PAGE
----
We think to ourselves, “We put them in Sunday school, we put them in camp, he’s memorized a hundred verses, and so it’s time for him to believe on Jesus.” “Don’t you think it’s time to believe on Jesus?” “Well, yeah, I guess so.” So parents say, “Pray this prayer because we want to make sure you are in the kingdom.” The child grows up and there’s no transformation of life at all. They live the way they’ve always lived. There’s no evidence of the work of God in their hearts and they begin to say, “I wonder if I was really saved back then.” And the parents unwisely say, “Oh yeah you were because remember you prayed this prayer when you were five years old. Do you remember where we were?” The kid says, “Okay, I guess so.”

Parents, never presume that your child has savingly believed on Jesus. Let the Holy Spirit and the Word of God grant them the assurance. And don’t try to get the chicken out of the egg. You share the gospel with them lovingly. You share it from your own experience of weakness—how weak you are and how much you need the gospel. You humble yourself. That’s what grace is all about. And then having humbled yourself and shown them the gospel, you trust God to do a miracle that you can’t do.

I don’t want to be misunderstood but parents, don’t overestimate your ability to bring up kids right so that they will follow the Lord with precision and make you proud. Don’t overestimate your ability.

You say, “Well, don’t we have a promise in Proverbs 22:6, ‘Bring up a child in the way in which he should go and afterwards he will not depart from it?’” Well, I have news for you. You can write this down. Do you know what the book of Proverbs is? It’s a book of proverbs. [laughter] That’s what it is. Did you get it? Proverbs are not universally true. They are maxims by which we live our life.

I could go through a whole list of Proverbs and show you that they always are not true. For example (just one example), “A soft answer turneth away wrath.” Is that always true? Every time you give a soft answer, wrath is turned away? No, no, no. Sometimes you give a soft answer and you’re swatted across the face, and you might even be jailed. It’s not always true but generally? Yes. Bring up kids this way? Yes, generally true.

But don’t overestimate your ability. You say, “Oh, what are we left with? I mean this is scary.” I’ll tell you what we’re left with. We’re left with calling on God for grace in our children’s lives that only God can supply. That’s what we’re left with. Because though you, as a parent, can change a child’s behavior, what you cannot do is to change a child’s heart—that is God’s business. And all that we can do is to create an environment in which the gospel is shared and lived, and trust God. And by the way, rules without relationship equals rebellion. I should have said that earlier. 

So first of all, grace means that only God is able to save children. Secondly, grace means that no disobedience is final or fatal, unless of course the child dies in disobedience. But you have no idea about God’s ability to rescue people even from the pit.

I was sharing with someone recently who was involved in moral failure, and I read to him from Psalm 40. “I waited patiently for the Lord. He heard my cry and He delivered me from the miry pit.” I think my translation says “from the miry bog.” In the deepest pit, God’s been able to reach down and deliver.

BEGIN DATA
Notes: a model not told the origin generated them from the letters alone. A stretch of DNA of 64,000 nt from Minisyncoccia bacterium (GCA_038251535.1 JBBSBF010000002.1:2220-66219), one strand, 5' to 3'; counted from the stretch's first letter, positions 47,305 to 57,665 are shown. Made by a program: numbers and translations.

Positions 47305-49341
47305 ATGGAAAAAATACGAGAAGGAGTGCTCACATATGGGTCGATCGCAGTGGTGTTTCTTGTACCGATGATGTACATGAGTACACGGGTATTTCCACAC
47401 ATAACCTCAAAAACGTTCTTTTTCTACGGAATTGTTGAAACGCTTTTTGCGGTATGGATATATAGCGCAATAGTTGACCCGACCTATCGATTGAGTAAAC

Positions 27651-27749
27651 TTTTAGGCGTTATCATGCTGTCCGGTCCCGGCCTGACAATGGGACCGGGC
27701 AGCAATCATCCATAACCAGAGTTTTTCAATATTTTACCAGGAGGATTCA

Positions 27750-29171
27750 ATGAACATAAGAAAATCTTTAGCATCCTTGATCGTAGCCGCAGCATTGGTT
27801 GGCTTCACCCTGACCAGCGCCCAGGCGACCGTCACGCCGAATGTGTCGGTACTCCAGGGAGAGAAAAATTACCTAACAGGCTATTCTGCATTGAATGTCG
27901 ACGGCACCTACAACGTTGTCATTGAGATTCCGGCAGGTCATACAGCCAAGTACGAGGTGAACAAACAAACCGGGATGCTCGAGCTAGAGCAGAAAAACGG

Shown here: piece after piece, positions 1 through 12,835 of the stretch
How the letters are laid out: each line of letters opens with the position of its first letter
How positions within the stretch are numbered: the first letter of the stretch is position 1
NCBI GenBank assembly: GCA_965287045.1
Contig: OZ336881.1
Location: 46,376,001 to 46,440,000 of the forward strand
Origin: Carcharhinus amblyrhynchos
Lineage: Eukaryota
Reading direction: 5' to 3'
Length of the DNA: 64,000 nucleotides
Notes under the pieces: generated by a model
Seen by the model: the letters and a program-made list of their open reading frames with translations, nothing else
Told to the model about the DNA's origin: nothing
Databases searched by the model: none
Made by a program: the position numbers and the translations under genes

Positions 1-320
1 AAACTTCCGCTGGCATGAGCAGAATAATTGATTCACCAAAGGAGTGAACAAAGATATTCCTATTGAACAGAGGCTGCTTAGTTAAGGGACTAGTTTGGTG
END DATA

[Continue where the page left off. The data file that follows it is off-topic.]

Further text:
There is a woman at prayer meeting whose name I will not mention. She’s an elderly lady, but she is there every single Wednesday to pray. So I asked her last week, “How many years had she been coming?” and she said, “Ever since I came to the church 20 years ago.” And she has been praying for a son, and she has been praying consistently, not just 20 years, but even before that time. God has given her the assurance that someday her son will believe the gospel and be saved. No disobedience is fatal because grace works in unexpected ways.

Thirdly, the grace of God often makes up for all kinds of human failure and sins. None of us is a perfect parent. I look back and wish that I could relive some of my days as a parent. My parents prayed a lot, and I’ll tell you that story when I speak on prayer, but boy, if you judged them by certain standards, they were not the ideal parents. I’m not sure if anybody has the ideal parents. And God sometimes comes along and He saves people, and He transforms them despite their background. 

Some of you may be adopted and you don’t know who your [biological] parents are. Some of you have perhaps been conceived out of wedlock and so you’ve wondered about your worth. I’m here today to tell you that there are all kinds of people like this that I’ve met throughout the years who are mighty warriors for God, because God’s grace is greater than human failure and sin. Aren’t you glad for that? [applause]

Just think for a moment. Joseph is one man in the Old Testament about whom there is no sin recorded. If any kid was perfect it was Joseph. He was a little unwise in sharing his dream with his brothers, he should have known that wasn’t going to go down very well. You know, “I had a dream and in the dream, you guys bowed down to me.” “Oh yeah, oh we’re very happy to do that, Joseph.” [laughter]